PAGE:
BIO I was born to a hunter and sportsman. I had my father all to myself for 7 years until my brother was born. I stumbled through corn rows following our Beagle and Springer,
I continued to show, but a new dog came into my life. I got Renegade’s Kan- sas Kid from the same handler that ran Way Kan Feelin Free at my first nation- als. Lyle Johnson made sure I got pick of the litter, because he knew I had the bug and wanted a dual champion. I finished Kid’s show title two weeks after Lyle fin- ished his field title and suddenly I had a DUAL CHAMPION! A new trainer Bob Burchett brought new opportunities for me to hone my skills as a handler. In the fall of 1992 I attended a field trial at Rend Lake in Illinois and qualified Kid for the national amateur championship. I had a dream before I left for the nationals that Kid won. I chalked it up to one of those weird experiences people have and gave it no more thought, until I blew the whistle at the 1992 National Amateur Championship in Booneville, Arkansas. My bracemate got picked up early for an infraction and Kid and I pretty much had the undivided attention of every person there. Kid ran a spectacular race, but we hadn’t had a bird yet. We’ d been down 56 minutes, which meant we had 4 minutes to find a bird. I was deep in prayer asking God to let this little dog find a bird, because he had done every- thing I had ever asked of him and he deserved it. I looked up and saw him
slam on point. I couldn’t believe my eyes, God had answered my prayers. I f lushed a covey of about 40 birds and kissed my dog right on the lips! The judges told me I had 4 minutes left and I’ d better not lose that dog. It seemed like an eter- nity until they were about to announce the winners two days later. First they announced the “ABC Woman Handler of 1992”—Diana Kubitz! (An honor I’ve won twice.) Then they announced the winners, 4th place, 3rd place, 2nd place, 1st place Renegade’s Kansas Kid! I was the first woman in 25 years and the 4th in the history of our breed to win the national amateur championship. To say that Kid changed my life would be a tremendous understatement. He changed our breeding program, our goals and our expectations. After his death he was voted into the American Brittany Club Hall of Fame, NACH DC AFC Renegade’s Kansas Kid. When Jodi Engel knew that she would soon need a replacement as ABC’s JEC, she asked President Ron Zook to give me the job. She said because I’ d finished numerous show champions, showed several field champions to their dual and also won field trials and field titles, she thought I had a unique insight that could help judge’s education and the breed. I hope I always live up to Jodi’s expectations.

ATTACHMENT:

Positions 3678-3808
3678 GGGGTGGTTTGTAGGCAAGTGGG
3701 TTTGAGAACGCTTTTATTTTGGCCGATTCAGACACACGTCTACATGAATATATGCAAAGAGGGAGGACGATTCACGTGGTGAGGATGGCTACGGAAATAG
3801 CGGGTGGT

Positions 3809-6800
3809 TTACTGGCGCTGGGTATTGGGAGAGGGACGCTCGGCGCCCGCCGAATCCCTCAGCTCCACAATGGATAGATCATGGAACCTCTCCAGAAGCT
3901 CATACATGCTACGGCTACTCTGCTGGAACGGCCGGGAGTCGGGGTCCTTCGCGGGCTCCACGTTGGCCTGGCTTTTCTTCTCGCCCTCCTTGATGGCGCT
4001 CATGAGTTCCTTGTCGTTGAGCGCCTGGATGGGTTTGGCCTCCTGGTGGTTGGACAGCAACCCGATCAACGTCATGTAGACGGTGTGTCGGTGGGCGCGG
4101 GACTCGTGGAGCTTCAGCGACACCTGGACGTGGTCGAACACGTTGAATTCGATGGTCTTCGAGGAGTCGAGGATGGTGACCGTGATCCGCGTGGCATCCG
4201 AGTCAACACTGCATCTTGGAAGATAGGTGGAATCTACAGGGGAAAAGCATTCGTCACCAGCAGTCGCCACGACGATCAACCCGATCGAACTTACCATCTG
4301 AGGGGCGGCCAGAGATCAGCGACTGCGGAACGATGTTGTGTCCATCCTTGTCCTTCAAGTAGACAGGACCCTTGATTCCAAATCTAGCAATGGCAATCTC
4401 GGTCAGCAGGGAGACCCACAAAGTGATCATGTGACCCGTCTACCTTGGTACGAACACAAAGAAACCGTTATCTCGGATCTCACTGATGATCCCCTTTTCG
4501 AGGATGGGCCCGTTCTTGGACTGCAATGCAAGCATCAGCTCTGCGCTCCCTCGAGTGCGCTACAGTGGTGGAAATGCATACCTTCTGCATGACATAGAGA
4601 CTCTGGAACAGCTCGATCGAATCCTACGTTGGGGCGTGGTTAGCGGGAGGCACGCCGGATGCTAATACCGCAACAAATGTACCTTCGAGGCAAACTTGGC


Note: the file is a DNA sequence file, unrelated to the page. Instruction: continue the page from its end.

shared bologna sandwiches and hot chocolate with my Dad and my dogs and loved every minute of it! When I was 15 my father bought his first little, roan Brittany, Ginger. From the first moment I met Ginger, Brittanys were in my heart. My father taught me about bird dogs, but Ginger taught me about Brittanys. I married a hunter and sportsman, Gary Kubitz and we celebrated our 45th anniversary in June 2013. My love of all things Brittany may have started at my father’s side, but Gary and I took it a little further. We have been breed- ing, hunting, field trialing and showing Brittanys for 40 years. I went to my first Battle Creek Ken- nel Club meeting on Tuesday, my first conformation class on Wednesday, my first Western Michigan Brittany Club meeting on Thursday and my first puppy match in South Bend on Saturday with a new puppy bitch. What a week! (I ended up holding many of fices in both clubs over the years and I’m still currently the secretary, show chair and field trial secretary of WMBC.) I was yearbook chairman of the American Brittany club for 13 years, 2nd VP for 8, hospital- ity chairman for 20 years and currently serving as JEC, Membership Committee Chairman, Standard’s Committee mem- ber, & 2013 National Show Committee member. I was asked to be the secretary for the national specialty in Ardmore, Oklahoma in 1979 and my husband and I made the 22 hour drive to the national specialty and national field trial . We climbed on the dog wagon and watched Way Kan Feelin Free finish her field championship by winning the national championship! I was hooked. I’ve been attending our nationals since 1979 and haven’t missed a year.
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